We try to use two persons for suctioning (except in extreme emergencies) simply because it cuts down the time the baby is without his/her ventilator. It also gives an extra set of hands to calm and support the baby. We dont use RTs here so its usually two nurses doing it. We dont use in-suctioning in my unit and we only use clean gloves (not sterile) and then keep the catheter sterile.

    Anna
    Hi Anna,

    Bagging during suctioning is needed to maintain adequate arterial oxygenation levels and to maintain adequate lung volumes, especially for those patients who require a high PEEP. All of which, if lost, can induce hypoxia. Since you don't use in-line suction catheters on your unit, bagging will help those babies maintain good lung volumes while off the vent. It'll cut down even more time away from their needed pressures and oxygen as you were already doing.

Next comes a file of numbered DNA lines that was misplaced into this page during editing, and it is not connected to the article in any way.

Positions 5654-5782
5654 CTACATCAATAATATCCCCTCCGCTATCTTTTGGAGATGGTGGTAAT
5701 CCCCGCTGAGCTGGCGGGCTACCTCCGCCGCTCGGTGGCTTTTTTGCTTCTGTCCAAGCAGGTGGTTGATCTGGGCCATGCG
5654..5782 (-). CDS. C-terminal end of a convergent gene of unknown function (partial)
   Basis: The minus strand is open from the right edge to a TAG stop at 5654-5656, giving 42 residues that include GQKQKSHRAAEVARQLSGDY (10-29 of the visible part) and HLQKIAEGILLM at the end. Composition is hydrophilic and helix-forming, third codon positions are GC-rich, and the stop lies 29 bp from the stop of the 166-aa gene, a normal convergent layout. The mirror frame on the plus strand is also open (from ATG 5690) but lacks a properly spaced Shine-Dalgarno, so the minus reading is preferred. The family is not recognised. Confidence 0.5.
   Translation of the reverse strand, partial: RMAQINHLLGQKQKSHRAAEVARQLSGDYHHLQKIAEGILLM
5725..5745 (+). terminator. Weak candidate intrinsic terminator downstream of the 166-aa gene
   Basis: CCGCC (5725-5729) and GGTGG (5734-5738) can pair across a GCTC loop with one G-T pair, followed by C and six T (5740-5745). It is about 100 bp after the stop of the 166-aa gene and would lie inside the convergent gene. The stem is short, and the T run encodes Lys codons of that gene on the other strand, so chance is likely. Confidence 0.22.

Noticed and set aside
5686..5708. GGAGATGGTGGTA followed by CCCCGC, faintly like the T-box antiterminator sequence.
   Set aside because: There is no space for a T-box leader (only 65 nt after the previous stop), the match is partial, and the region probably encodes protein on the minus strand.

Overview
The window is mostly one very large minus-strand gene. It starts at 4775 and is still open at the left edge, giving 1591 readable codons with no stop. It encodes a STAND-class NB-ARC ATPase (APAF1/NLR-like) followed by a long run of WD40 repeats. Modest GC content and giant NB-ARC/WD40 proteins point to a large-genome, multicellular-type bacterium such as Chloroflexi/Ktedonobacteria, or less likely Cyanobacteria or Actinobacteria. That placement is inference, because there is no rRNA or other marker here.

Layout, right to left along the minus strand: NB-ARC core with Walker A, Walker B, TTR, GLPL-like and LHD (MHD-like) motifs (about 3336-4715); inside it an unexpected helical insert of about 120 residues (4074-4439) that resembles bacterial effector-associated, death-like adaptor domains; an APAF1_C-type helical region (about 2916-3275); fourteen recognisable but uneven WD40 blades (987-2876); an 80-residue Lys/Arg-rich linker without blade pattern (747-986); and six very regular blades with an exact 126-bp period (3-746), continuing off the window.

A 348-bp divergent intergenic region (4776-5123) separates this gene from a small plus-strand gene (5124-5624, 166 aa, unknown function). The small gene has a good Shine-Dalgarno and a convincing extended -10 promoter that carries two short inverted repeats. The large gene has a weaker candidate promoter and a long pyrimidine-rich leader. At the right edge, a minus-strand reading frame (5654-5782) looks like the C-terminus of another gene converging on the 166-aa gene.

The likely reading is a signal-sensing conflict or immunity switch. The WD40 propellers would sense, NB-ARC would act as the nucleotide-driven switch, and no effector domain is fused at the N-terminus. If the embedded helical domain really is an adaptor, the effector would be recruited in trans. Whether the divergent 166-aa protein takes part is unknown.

-T
    kessadawn likes this.
  14. Visit  RNNPICU profile page
    1
    It depends on the pt and availability of extra hands. On pts who are unstable I always get that extra set of hands. For a sedated pt, I give sedation before I suction, then I suction by myself. It was hard to do at first but now I am comfortable with it. I had a pt on the oscillator who needed to have suctioning off the vent, obvioulsy two person suctioning (even though there was an inline, we needed to go much deeper). I even asked for the doc to stand by in case the pt crashed. Thankfully only slight decompensation. also, my neighbor nurse was aware and also on standby.
    kessadawn likes this.